Content marketing · Marketing

What sort of "housekeeping" should we be doing with company created content?

Rachel Zheng Business Development Manager at Honyee Media

May 11th, 2015

Content marketing must be updated in order to remain relevant and interesting, but also not outdated. But should older content be completely deleted? Or should we try to redirect and/or repurpose it to create more value? What has worked for you in the past? 
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Roger Wu co-founder at cooperatize, native advertising platform

May 11th, 2015

Why bother to delete old content?  It is indexed in search and if someone stumbles into it from a long tail search, why not?  We always try to keep our content and we ask our network (we manage a platform of publishers that we connect with brands for sponsored content) to keep the content "evergreen" so that it can be found at anytime.  

Also, people look at their social media streams at different times of the day / week.  Posting something on Twitter to get a hit is much harder than Facebook or LinkedIn.  You can continually repurpose on those platforms as well as a site like Medium to get the maximum mileage out of your story.

What we did is to write a guest story (which should be original), then post it on our social, and on our own blog but link to the original (so we don't get dinged by SEO by using the rel=canonical tag).

Leah Kaminsky-Levy Managing Editor, Content Stragiest and Head Writer

May 11th, 2015

I agree with the above. The only time I would say it should be taken down would be if that content no longer adheres to updated Google search best practices. Like, if an old post has keywords that aren't naturally integrated, or if you participated in a link exchange that would now damage your site's rankings when you get crawled. I would still say though that these posts should be updated to fit new best practices, so that you can still take advantage of that old URL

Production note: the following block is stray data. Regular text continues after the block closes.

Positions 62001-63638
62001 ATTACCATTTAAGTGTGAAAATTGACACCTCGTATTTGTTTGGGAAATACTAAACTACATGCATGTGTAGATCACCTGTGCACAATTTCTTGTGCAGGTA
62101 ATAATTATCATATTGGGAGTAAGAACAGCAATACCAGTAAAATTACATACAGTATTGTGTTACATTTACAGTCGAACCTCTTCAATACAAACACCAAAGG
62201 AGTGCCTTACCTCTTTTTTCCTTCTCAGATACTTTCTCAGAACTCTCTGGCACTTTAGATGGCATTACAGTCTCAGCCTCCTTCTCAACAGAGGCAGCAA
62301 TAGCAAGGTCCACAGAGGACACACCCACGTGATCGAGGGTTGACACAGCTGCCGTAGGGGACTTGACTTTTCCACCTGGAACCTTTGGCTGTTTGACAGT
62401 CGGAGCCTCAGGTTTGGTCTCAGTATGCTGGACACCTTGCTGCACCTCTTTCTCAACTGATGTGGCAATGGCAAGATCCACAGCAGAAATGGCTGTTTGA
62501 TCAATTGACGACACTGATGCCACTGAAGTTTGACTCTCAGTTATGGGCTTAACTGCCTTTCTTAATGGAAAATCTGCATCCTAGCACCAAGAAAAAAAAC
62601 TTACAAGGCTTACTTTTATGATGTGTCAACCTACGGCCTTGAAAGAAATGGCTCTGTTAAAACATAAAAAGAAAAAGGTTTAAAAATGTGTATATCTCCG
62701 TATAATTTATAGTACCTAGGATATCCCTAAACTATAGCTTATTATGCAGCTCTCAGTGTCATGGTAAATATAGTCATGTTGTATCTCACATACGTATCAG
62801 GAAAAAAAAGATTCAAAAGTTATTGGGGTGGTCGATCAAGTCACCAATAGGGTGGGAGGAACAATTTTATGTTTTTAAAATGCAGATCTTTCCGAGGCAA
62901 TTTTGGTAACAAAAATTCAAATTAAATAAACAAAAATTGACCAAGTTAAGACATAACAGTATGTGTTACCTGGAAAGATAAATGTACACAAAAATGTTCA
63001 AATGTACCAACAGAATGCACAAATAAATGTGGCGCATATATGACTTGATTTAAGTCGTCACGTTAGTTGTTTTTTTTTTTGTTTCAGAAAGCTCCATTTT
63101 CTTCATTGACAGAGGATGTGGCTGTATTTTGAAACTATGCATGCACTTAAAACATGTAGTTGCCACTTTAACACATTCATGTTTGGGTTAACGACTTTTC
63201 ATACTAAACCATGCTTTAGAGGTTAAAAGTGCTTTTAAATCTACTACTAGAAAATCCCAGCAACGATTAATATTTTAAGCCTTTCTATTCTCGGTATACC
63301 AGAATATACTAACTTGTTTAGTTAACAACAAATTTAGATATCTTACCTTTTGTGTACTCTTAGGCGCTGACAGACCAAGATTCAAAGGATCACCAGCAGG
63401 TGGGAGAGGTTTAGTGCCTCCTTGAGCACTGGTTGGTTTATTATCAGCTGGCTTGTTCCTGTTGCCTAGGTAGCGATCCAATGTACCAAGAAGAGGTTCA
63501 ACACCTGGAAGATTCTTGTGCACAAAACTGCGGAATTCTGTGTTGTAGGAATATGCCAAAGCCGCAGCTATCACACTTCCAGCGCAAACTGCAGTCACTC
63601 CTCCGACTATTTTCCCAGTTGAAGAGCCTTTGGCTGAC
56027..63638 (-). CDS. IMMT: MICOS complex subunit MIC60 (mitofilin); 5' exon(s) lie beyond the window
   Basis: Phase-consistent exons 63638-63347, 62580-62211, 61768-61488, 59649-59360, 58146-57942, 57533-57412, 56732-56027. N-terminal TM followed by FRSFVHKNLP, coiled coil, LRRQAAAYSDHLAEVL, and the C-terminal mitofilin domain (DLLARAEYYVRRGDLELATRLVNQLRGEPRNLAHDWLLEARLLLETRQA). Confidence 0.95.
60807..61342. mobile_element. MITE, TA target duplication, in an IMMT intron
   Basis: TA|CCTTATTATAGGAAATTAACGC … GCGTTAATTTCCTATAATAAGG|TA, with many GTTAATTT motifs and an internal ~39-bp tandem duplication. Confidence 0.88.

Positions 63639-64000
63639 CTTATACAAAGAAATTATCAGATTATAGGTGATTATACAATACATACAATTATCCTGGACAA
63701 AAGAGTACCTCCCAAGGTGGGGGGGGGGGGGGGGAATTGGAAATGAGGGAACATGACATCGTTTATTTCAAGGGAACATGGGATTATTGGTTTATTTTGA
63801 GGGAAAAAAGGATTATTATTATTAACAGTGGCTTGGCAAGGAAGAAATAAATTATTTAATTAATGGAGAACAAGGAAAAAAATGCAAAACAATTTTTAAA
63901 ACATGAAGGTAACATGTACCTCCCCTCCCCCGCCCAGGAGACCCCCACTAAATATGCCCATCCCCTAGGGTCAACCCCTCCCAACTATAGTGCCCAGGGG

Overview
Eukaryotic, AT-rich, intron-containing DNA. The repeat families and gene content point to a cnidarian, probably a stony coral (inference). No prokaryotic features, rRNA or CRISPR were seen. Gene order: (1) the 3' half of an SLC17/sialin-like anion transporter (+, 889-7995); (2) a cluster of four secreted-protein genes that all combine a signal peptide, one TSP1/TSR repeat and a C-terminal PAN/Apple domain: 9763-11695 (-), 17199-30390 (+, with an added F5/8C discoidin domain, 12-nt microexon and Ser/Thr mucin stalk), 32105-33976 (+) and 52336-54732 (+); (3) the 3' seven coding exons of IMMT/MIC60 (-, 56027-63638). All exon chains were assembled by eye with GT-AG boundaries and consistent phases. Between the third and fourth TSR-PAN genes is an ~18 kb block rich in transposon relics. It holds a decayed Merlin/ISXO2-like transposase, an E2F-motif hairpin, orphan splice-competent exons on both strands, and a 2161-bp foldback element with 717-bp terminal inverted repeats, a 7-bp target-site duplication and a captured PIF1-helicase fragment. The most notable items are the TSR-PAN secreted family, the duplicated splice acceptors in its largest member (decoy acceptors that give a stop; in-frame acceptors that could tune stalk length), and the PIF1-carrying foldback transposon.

Christopher Harding Chairman/Founder - Luminary Communications

May 11th, 2015

Largely agree with what's been said -- keeping, re-purposing, etc. all make sense, with one caveat that is likely obvious. If past content is in disagreement or out of alignment with your current direction, then removing it from the site or other places where it may be dredged up is well advised.

We do keep such past content on file internally, however, for a variety of historical reasons -- some legal, some for the sake of tribal knowledge.

Peter li.blueoyster~@~gmail.com] Peter Jones creates solutions for product USP, market messaging, team building, venture and other commercial capital

May 11th, 2015

Nothing more irritating than going back to some really insightful comment, only to find it's been deleted.

Archiving is something that we need a recognised provider to help us with, otherwise storage space can become a problem.

Not something I've needed yet, so good luck searching for the expertise you need.

Selena Narayanasamy Founder/Host at PermissionLESS

May 12th, 2015

If you're going to remove old content (which might be beneficial depending on the volume of content you have, and the engagement that content is getting) be sure to pull the social shares and backlinks to see if it gained any traction. If doesn't have any signal, one can argue that it can be cleaned up because it's dead weight. If it's something interesting that's evergreen or still applies to your industry/business, then definitely repurpose it. Repurpose in visuals and new mediums to breathe new life into it. I've done this successfully with lots of clients in the past - you can repurpose and then update with newer material, while reaching out to anyone who has shared/linked to the old one to let them know it's now updated. This can help garner additional shares.